Updated: 7 hours ago
Editorial: St. Petersburg’s waste-to-energy to wastefulness project

Editorial: St. Petersburg’s waste-to-energy to wastefulness project

A St. Petersburg waste-to-energy plant now under construction has been billed for years as an environmentally friendly money saver. Now it looks more like a boondoggle, with the cost and mission changing on the fly. It’s yet another example of a city...
Published: 04/25/18
Updated: 04/26/18

‘Happy hour’ tax cuts may result in hangovers

Evidence is mounting that the $1.5 trillion tax-cut package enacted in December by congressional Republicans and President Donald Trump was a bad idea, not only for the long-run health of the economy but for the short-term political prospects of the ...
Published: 04/25/18
Editorial: As USFSP consolidation task force meets, openness and collaboration are key

Editorial: As USFSP consolidation task force meets, openness and collaboration are key

Writing a new law that phases out separate accreditation for the University of South Florida St. Petersburg and folds it back into the major research university was the easy part. The hard work starts today when a new consolidation task force holds i...
Published: 04/23/18
Updated: 04/25/18

Correction

CorrectionCircuit Judge John Stargel of Lakeland is a member of the Florida Constitution Revision Commission who voted against a proposed amendment that would have stopped write-in candidates from closing primary elections. An editorial Saturday inco...
Published: 04/23/18
Editorial: Pruitt sets new low for ethics at EPA

Editorial: Pruitt sets new low for ethics at EPA

Not too many people took then-candidate Donald Trump seriously when he famously campaigned to "drain the swamp" as president. But that shouldn’t give this administration a free pass to excuse the behavior of Scott Pruitt, the administrator of the Env...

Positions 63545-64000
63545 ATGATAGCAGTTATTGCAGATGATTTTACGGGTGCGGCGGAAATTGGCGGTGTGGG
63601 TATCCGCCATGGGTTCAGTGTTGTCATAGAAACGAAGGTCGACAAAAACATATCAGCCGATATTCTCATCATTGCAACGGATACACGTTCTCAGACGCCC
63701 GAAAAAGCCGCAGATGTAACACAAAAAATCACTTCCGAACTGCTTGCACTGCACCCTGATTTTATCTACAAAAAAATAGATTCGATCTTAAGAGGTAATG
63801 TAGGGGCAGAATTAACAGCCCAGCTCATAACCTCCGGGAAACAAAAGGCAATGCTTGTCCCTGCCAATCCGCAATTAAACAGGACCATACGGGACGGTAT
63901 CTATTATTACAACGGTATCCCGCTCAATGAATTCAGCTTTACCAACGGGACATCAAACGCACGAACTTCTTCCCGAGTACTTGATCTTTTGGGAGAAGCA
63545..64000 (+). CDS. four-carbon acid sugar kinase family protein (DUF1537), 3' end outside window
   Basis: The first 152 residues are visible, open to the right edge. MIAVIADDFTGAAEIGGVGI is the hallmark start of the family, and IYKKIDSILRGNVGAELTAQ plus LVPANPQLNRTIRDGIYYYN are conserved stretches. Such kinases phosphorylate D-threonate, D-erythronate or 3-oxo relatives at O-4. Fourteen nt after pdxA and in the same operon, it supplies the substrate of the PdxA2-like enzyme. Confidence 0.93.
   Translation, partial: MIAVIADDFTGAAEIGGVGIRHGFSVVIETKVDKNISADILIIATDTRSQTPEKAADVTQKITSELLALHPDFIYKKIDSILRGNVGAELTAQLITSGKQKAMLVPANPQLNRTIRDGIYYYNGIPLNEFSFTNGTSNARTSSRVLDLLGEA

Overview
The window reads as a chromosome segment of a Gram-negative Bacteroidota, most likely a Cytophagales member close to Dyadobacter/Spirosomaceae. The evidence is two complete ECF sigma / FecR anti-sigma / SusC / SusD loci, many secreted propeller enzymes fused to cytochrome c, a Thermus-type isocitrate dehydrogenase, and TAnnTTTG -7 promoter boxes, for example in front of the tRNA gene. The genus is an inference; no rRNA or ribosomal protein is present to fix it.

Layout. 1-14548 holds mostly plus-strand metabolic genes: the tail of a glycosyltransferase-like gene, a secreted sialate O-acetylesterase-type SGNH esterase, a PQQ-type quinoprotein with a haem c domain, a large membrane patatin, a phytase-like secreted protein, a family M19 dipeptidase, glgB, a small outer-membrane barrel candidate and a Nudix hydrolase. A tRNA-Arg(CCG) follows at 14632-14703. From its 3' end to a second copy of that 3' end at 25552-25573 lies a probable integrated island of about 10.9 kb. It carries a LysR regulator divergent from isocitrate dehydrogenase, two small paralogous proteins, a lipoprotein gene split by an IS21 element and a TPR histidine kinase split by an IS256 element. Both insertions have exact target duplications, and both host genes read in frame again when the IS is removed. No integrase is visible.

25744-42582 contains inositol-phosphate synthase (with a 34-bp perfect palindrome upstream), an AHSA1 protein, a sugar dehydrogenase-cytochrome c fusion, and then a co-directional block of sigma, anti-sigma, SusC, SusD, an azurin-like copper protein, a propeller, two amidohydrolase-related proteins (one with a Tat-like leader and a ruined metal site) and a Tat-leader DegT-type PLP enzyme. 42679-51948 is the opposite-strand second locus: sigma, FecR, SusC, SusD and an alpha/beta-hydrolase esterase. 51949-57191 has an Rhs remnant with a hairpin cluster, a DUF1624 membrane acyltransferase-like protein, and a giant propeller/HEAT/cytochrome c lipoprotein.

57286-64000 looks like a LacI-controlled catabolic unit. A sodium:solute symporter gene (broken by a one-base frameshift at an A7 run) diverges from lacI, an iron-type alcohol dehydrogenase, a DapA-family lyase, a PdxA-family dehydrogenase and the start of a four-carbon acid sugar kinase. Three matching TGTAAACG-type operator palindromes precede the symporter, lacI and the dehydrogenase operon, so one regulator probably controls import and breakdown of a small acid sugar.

Published: 04/22/18
Updated: 04/23/18
Editorial: Allegiant Air still has safety issues

Editorial: Allegiant Air still has safety issues

Allegiant Air’s safety record remains troubling, and the Federal Aviation Administration’s reluctance to talk about it is no more encouraging. Those are the key takeaways from a 60 Minutes report on the low-cost carrier’s high rate of mid-flight brea...
Published: 04/21/18

Editorial: Women’s work undervalued in bay area

Even a strong economy and low unemployment cannot overcome the persistent pay gap affecting full-time working women in Florida. A new report shows women in Florida earned 12.5 percent less on average than their male counterparts, and the disparities ...
Published: 04/21/18
Editorial: Florida’s death penalty fading away on its own

Editorial: Florida’s death penalty fading away on its own

Florida lawmakers may never take the death penalty off the books, but stronger forces are steadily eroding this inhumane, outdated tool of injustice. Court rulings, subsequent changes to law and waning public support have significantly suppressed the...
Published: 04/20/18
Updated: 04/24/18

Editorial: A missed chance for open primary elections

The Florida Constitution Revision Commission did a lot of things wrong this week by combining unrelated or unpalatable provisions into single amendments that will appear on the November ballot. It also wasted an opportunity to do one thing right. The...
Published: 04/20/18
Updated: 04/23/18